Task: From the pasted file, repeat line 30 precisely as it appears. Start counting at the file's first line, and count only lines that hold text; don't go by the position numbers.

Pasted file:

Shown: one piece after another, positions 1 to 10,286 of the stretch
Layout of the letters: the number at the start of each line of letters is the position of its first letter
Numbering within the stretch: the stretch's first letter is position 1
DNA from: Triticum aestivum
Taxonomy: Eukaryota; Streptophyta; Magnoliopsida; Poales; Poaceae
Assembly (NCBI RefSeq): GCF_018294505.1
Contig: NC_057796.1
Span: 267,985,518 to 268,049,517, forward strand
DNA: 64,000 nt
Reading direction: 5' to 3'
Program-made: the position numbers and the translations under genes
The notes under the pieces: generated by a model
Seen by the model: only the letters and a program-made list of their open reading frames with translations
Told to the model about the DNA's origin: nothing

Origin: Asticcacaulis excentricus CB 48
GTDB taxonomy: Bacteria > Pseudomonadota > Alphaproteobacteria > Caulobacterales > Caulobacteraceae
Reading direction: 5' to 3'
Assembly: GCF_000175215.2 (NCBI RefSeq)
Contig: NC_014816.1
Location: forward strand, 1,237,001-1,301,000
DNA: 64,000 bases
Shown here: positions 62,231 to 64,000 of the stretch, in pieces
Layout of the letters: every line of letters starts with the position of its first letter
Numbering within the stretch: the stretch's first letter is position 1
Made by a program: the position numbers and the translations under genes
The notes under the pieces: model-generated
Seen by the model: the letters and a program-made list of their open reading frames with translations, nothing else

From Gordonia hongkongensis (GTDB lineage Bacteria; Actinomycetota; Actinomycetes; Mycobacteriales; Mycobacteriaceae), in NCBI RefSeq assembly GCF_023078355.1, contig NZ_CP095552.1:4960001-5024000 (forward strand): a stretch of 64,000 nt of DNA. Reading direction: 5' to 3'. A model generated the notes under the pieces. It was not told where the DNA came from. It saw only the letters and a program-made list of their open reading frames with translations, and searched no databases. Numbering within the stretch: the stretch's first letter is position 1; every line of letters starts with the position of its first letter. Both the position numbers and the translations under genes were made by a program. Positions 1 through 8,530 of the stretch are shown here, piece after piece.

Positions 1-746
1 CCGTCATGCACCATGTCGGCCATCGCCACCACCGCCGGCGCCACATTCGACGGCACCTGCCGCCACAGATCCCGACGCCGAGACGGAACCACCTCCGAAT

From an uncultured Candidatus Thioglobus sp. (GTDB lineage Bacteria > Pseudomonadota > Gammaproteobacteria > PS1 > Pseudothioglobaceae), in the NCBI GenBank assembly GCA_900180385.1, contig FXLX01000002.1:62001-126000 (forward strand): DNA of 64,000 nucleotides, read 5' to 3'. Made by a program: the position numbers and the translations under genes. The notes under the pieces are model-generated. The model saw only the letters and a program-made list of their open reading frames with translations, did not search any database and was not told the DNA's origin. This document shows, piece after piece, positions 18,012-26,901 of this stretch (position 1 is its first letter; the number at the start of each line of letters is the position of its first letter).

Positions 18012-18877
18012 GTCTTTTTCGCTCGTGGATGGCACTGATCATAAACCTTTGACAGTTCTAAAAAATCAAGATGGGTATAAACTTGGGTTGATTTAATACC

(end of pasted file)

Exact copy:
1 CCGTCATGCACCATGTCGGCCATCGCCACCACCGCCGGCGCCACATTCGACGGCACCTGCCGCCACAGATCCCGACGCCGAGACGGAACCACCTCCGAAT